A considerable number of studies in epidemiology and biomedicine investigate the etiology of complex diseases by considering (self-identified) race as a relevant variable and focusing on the differences in risk among racial groups in the United States; they extensively draw on a genetic hypothesisdviz. the hypothesis that differences in the risk of complex diseases among racial groups are largely due to genetic differences covarying with genetic ancestrydthat appears highly problematic in the light of both current biological evidence and the theory of human genome evolution. Is this reason for dismissing selfidentified races? No. An alternative promising use of self-identified races exists, and ironically is suggested by those studies that investigate the etiology of complex diseases without focusing on racial differences. These studies provide a large amount of empirical evidence supporting the primacy of the contribution of non-genetic as opposed to genetic factors to the risk of complex diseases. We show that differences in racedor, better, in racial self-identificationdmay be critically used as proxies for differences in risk-related exposomes and epigenomes in the context of the United States. Self-identified race is what we need to capture the complexity of the effects of present and past racism on people’s health and investigate risk-related external and internal exposures, geneeenvironment interactions, and epigenetic events. In fact patterns of racial self-identifications on one side, and patterns of risk-related exposomes and epigenomes on the other side, constantly coevolve and tend to match each other. However, there is no guarantee that using self-identified races in epidemiology and biomedical research will be beneficial all things considered: special attention must be paid at balancing positive and negative consequences.

A Reconsideration of the Role of Self-Identified Races in Epidemiology and Biomedical Research / Lorusso, Ludovica; Bacchini, Fabio. - In: STUDIES IN HISTORY AND PHILOSOPHY OF BIOLOGICAL AND BIOMEDICAL SCIENCES. - ISSN 1369-8486. - 52(2015), pp. 56-64.

A Reconsideration of the Role of Self-Identified Races in Epidemiology and Biomedical Research

LORUSSO, Ludovica;BACCHINI, Fabio
2015

Abstract

A considerable number of studies in epidemiology and biomedicine investigate the etiology of complex diseases by considering (self-identified) race as a relevant variable and focusing on the differences in risk among racial groups in the United States; they extensively draw on a genetic hypothesisdviz. the hypothesis that differences in the risk of complex diseases among racial groups are largely due to genetic differences covarying with genetic ancestrydthat appears highly problematic in the light of both current biological evidence and the theory of human genome evolution. Is this reason for dismissing selfidentified races? No. An alternative promising use of self-identified races exists, and ironically is suggested by those studies that investigate the etiology of complex diseases without focusing on racial differences. These studies provide a large amount of empirical evidence supporting the primacy of the contribution of non-genetic as opposed to genetic factors to the risk of complex diseases. We show that differences in racedor, better, in racial self-identificationdmay be critically used as proxies for differences in risk-related exposomes and epigenomes in the context of the United States. Self-identified race is what we need to capture the complexity of the effects of present and past racism on people’s health and investigate risk-related external and internal exposures, geneeenvironment interactions, and epigenetic events. In fact patterns of racial self-identifications on one side, and patterns of risk-related exposomes and epigenomes on the other side, constantly coevolve and tend to match each other. However, there is no guarantee that using self-identified races in epidemiology and biomedical research will be beneficial all things considered: special attention must be paid at balancing positive and negative consequences.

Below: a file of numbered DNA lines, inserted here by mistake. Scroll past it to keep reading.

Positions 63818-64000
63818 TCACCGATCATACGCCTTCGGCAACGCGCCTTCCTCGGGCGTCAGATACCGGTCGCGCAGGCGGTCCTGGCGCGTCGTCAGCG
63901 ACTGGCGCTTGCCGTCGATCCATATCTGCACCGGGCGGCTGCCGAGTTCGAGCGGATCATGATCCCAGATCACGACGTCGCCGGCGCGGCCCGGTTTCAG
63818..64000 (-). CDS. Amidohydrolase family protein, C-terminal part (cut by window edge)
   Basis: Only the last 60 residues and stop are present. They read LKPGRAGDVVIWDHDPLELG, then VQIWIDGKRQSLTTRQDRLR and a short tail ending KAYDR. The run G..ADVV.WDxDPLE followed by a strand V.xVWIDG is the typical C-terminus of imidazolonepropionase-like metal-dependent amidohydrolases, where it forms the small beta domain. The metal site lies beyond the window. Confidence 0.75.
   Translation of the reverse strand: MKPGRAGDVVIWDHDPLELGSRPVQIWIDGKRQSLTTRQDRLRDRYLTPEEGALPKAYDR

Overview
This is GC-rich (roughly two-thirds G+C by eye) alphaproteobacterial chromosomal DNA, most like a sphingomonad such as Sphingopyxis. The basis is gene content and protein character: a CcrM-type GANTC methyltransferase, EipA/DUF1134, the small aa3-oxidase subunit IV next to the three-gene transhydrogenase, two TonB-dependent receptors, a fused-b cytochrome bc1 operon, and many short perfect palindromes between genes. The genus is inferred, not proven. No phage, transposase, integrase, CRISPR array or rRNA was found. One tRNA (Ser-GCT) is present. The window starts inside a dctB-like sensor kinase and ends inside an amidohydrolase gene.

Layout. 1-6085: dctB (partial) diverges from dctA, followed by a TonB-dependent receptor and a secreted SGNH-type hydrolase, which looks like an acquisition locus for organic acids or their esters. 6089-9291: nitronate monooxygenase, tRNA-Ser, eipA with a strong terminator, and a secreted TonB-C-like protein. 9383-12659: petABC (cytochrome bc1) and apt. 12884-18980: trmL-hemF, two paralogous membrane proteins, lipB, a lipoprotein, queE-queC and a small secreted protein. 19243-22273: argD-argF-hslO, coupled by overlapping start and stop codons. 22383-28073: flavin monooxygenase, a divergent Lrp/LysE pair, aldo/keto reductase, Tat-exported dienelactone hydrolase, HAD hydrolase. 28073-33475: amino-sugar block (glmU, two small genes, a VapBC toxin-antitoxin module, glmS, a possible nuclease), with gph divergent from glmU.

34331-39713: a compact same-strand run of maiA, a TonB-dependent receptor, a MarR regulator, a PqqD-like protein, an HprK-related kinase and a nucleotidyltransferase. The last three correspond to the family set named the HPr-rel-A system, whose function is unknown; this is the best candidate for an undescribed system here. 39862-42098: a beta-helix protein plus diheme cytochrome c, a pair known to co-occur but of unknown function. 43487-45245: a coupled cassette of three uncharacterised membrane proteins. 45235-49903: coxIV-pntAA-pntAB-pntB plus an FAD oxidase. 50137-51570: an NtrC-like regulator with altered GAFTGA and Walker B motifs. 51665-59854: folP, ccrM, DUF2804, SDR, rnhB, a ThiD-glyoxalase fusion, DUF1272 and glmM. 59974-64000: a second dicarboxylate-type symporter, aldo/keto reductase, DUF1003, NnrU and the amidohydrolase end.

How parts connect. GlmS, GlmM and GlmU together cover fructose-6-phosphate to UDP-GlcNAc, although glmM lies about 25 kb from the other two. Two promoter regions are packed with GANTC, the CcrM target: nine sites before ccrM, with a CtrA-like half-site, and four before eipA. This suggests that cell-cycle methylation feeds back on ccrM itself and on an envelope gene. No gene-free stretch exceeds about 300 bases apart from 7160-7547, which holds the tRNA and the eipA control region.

A Reconsideration of the Role of Self-Identified Races in Epidemiology and Biomedical Research / Lorusso, Ludovica; Bacchini, Fabio. - In: STUDIES IN HISTORY AND PHILOSOPHY OF BIOLOGICAL AND BIOMEDICAL SCIENCES. - ISSN 1369-8486. - 52(2015), pp. 56-64.
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Utilizza questo identificativo per citare o creare un link a questo documento: http://hdl.handle.net/11388/78860
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